"Young men do not want to get married."

Translation:Unge mænd vil ikke giftes.

May 28, 2015

This discussion is locked.


Can 'blive gift' also be accepted?


"Giftes" and "blive gift" are actually synonymous as such, meaning "get married/to get married". And yet, they are used in different ways:

In the examples above, the English sentence is talking about marriage in general. You would usually only say "Unge mænd vil ikke blive gift" if you extended the sentence to specify the reason that the young men don't want to get married, or supplied a subject/object that they don't want to marry. The sentence would simply sound incomplete to a Dane, even though a sentence like "Unge mænd vil ikke cykle"("Young men do not want to bike") would be a complete sentence to a Dane.

Using "giftes" as seen in the lesson, indicates that the sentence comes to a stop, that it's marriage in general that is being addressed, and that you aren't going to extend the sentence with further explanation.

"Giftes" can however also be used in a longer sentence where more explanation is provided, like for example "Unge mænd vil ikke giftes med danske kvinder"("Young men do not want to get married to Danish women").

But, like mentioned before, putting "blive gift" at the end of the sentence would leave a dane expecting you to extend the sentence, providing further explanation.

There isn't as such anything grammatically wrong with a sentence like "Han gider ikke at blive gift"("He does not want to get married"), it's just that a dane would expect the sentence to provide further explanation. If you instead wrote, "Han gider ikke giftes"("He does not want to get married"), then a dane would be 100% that you are saying that the subject does not want to get married in general, and not expect you to tell us what or who or why he doesn't want get married.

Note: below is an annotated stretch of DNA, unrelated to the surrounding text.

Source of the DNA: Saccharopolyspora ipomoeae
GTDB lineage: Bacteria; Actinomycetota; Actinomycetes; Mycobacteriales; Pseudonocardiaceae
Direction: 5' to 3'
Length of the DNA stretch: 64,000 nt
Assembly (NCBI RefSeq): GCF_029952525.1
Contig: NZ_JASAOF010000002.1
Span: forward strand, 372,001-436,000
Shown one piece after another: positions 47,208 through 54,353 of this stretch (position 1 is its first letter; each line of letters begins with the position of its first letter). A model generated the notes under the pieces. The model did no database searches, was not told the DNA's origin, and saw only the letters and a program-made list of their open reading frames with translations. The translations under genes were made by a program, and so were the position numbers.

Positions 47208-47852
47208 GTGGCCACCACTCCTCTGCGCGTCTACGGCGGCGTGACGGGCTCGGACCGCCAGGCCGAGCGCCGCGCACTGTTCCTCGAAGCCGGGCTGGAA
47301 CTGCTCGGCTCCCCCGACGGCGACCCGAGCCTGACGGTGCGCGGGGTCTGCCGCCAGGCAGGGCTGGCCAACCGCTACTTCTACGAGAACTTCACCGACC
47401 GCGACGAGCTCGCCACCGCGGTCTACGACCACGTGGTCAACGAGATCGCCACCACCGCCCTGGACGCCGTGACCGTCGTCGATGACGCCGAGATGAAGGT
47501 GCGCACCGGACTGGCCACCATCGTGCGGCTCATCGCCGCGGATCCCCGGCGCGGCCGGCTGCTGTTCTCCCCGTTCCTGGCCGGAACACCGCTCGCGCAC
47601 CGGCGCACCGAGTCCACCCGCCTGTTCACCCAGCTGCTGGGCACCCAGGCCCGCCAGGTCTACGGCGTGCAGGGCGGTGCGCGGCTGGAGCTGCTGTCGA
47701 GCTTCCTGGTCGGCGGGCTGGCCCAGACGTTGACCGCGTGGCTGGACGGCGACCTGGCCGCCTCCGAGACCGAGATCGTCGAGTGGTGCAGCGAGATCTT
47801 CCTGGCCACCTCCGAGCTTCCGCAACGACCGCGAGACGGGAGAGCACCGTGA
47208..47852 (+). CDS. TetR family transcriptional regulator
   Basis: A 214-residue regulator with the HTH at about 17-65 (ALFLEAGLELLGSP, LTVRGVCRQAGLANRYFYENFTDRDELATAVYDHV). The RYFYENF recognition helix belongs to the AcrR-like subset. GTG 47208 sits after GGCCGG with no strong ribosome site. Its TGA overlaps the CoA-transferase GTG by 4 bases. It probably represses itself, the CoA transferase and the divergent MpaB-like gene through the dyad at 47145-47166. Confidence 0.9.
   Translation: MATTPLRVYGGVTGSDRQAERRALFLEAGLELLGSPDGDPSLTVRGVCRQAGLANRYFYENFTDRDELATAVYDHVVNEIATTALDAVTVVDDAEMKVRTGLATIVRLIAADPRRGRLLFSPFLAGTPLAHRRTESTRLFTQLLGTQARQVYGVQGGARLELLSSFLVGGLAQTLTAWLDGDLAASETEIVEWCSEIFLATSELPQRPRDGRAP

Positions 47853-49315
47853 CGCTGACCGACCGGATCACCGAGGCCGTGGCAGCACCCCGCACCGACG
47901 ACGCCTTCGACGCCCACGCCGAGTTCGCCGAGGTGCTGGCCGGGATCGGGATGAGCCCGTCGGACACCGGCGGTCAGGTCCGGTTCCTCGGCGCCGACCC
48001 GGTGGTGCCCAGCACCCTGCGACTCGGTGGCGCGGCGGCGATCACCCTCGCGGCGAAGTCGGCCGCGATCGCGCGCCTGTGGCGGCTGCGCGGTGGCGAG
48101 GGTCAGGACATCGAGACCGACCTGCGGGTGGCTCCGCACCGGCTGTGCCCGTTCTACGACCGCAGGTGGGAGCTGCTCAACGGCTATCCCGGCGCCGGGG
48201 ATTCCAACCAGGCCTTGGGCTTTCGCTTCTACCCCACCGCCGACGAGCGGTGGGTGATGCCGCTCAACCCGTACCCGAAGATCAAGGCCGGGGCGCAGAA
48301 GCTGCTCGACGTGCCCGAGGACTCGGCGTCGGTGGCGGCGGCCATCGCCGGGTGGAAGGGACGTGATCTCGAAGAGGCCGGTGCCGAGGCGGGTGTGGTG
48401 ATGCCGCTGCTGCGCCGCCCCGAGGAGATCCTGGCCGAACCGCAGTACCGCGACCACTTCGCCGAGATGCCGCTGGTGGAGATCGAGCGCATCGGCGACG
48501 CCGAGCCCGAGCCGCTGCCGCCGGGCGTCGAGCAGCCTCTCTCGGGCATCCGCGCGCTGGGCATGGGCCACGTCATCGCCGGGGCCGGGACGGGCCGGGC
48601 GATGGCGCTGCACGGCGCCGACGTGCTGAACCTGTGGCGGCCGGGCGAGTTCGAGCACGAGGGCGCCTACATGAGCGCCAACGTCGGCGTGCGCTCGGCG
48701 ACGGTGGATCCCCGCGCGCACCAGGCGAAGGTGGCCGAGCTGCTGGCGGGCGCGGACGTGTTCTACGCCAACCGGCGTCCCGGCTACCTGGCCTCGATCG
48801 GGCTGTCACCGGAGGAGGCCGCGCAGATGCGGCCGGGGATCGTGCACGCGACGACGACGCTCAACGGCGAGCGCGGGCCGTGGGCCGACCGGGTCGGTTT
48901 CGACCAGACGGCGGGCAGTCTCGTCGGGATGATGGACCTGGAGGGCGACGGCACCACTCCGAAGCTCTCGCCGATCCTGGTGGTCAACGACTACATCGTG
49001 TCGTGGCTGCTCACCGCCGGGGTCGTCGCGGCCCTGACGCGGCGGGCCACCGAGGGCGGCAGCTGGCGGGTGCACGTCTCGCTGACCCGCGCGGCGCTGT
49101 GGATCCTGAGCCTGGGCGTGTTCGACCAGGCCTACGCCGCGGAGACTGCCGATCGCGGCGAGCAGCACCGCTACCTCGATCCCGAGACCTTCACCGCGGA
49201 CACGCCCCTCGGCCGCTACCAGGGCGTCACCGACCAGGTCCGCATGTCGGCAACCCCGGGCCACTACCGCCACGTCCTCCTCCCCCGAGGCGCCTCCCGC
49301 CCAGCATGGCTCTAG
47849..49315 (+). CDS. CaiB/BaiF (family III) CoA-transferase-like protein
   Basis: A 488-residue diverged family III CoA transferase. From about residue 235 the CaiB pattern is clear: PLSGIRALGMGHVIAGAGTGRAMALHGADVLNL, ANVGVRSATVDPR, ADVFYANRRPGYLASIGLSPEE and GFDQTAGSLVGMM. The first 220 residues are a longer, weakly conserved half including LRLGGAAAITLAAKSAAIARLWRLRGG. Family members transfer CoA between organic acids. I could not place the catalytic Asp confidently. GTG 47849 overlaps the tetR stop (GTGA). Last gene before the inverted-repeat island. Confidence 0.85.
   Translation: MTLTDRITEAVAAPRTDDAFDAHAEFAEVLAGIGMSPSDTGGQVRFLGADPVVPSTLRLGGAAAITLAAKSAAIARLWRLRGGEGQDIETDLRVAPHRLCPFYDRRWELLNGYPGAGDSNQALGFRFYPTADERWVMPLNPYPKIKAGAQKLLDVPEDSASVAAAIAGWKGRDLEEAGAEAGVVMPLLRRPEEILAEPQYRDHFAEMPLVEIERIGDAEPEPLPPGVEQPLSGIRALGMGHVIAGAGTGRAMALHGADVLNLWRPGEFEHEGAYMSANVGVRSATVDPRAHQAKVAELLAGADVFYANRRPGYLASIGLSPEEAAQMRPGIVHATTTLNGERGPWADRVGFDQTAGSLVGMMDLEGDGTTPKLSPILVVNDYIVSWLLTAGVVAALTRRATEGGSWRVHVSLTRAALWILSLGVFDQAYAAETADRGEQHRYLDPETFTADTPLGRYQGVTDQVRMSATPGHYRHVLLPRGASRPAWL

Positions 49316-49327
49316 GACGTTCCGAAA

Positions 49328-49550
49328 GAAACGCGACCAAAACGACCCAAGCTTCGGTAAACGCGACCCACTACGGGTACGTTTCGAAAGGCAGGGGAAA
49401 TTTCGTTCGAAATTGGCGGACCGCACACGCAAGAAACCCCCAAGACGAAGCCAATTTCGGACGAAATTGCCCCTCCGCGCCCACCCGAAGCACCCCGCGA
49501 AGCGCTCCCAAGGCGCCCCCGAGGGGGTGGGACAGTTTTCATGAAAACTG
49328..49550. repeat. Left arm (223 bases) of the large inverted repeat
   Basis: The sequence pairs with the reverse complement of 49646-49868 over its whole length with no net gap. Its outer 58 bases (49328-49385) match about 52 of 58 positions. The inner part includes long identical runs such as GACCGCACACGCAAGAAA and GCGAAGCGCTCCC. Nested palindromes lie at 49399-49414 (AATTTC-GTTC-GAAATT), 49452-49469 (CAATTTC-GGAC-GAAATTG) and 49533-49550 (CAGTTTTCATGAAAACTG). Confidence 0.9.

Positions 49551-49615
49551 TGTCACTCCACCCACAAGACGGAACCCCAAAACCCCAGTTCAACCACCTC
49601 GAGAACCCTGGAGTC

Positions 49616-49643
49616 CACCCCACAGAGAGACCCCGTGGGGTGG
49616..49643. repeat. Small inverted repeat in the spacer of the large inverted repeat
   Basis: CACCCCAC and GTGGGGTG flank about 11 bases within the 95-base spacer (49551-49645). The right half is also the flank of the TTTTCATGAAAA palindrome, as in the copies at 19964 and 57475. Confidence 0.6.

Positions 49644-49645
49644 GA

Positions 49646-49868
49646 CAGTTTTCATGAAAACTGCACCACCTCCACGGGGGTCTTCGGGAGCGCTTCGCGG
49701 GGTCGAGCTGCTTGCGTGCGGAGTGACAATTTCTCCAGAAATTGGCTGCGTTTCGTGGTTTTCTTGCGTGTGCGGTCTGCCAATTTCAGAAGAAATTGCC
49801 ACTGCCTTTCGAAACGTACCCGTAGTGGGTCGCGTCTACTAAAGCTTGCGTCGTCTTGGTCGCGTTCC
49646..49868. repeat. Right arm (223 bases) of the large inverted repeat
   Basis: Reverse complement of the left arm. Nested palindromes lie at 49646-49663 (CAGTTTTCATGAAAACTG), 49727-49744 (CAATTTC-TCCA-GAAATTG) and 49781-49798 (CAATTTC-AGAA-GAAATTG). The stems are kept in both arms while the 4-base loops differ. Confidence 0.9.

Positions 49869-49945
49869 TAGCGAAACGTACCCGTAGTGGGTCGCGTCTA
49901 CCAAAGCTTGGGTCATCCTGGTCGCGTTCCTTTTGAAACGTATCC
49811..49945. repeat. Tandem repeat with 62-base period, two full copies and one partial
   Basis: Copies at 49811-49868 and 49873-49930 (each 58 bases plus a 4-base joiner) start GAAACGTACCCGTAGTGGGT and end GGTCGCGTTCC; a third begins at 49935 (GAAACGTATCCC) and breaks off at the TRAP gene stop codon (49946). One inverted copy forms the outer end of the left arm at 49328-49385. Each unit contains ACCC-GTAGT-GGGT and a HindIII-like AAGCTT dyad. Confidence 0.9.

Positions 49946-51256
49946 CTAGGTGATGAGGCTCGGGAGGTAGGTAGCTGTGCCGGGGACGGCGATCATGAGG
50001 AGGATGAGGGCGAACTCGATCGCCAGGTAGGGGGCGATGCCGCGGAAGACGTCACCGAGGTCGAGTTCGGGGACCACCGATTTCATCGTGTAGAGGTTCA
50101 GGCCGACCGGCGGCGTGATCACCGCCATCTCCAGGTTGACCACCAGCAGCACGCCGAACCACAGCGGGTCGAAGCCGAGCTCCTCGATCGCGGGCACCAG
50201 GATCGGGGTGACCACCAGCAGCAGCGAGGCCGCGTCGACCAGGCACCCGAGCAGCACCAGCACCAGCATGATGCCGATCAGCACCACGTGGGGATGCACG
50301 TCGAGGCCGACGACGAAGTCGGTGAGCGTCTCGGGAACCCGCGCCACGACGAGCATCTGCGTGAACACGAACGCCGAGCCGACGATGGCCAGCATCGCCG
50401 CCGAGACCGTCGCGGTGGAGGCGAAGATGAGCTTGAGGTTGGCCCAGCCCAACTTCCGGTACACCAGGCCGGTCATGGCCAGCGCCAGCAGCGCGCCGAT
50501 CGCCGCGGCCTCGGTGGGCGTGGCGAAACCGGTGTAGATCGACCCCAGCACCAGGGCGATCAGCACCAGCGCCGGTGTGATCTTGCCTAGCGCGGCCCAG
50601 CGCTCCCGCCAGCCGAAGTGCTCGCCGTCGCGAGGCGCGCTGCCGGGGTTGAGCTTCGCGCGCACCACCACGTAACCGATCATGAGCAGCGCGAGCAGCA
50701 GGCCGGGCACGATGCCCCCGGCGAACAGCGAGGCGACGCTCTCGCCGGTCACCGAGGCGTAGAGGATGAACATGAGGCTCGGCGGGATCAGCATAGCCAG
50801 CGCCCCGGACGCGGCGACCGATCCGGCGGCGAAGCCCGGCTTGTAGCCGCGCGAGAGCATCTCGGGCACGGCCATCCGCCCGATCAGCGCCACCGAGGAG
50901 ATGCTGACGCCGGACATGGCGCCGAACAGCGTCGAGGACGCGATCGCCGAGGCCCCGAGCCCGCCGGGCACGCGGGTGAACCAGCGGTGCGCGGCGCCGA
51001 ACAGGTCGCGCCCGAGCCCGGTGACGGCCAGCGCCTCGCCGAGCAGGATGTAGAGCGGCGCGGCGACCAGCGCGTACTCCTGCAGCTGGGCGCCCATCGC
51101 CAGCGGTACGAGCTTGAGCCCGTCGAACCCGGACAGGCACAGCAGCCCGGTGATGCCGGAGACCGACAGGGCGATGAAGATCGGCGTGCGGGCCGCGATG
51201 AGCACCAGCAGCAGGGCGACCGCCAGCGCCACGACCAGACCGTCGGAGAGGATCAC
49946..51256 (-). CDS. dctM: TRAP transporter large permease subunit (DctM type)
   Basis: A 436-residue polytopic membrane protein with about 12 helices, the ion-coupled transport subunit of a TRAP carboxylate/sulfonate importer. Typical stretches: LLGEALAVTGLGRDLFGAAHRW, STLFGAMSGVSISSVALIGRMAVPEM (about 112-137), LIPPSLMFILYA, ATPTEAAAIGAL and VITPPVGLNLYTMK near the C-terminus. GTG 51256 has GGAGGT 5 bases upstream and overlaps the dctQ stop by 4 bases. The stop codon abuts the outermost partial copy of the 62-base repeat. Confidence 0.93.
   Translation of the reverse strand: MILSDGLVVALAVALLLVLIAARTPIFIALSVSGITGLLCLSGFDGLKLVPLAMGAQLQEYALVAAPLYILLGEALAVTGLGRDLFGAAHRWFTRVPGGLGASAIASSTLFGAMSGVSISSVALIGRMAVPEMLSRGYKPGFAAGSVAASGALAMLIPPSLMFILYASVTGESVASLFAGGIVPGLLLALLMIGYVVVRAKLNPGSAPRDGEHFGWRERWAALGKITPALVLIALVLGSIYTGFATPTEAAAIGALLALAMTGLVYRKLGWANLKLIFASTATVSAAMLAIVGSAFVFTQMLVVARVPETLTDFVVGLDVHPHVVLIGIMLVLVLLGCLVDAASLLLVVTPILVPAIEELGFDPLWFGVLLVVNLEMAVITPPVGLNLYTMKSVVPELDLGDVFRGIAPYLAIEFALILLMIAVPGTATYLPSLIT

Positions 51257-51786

1. You can end a sentence on "giftes" if you want to talk about the act of getting married, when referring to marriage as a general concept. Ending the sentence on "giftes" the reader is 100% sure you are talking about marriage in general, and won't expect you to specify anything more beyond that(even though you still can extend the sentence and still sound like a real dane).

  2. You should usually never end the sentence on "blive gift", but always go beyond "blive gift" and explain who, where, why or similar. If you do end the sentence on "blive gift" then the reader will not be completely sure if you forgot to write the rest of the sentence by mistake, or if you were referring to marriage in general.

Those "rules" are not grammatical rules, but just something you know as a dane. And it's not even necessarily something every dane would take notice of, but just something that would make you sound a bit more danish.


Tak for den lange forklaring!


You are welcome! I never really thought conciously about it myself, which is why I had to theorize a bit about it.

I certainly hope it makes sense. If not, then don't bother because it's really not that important unless you want to sound like a true native speaker.

Good luck with your studies!

[deactivated user]

    No. I can't quite explain why, but it only sounds natural as "giftes". Perhaps someone can explain the grammar behind it.


    That's alright, I suppose it's just one of those things that has to be learned and can't be directly translated across. Thank you for responding!

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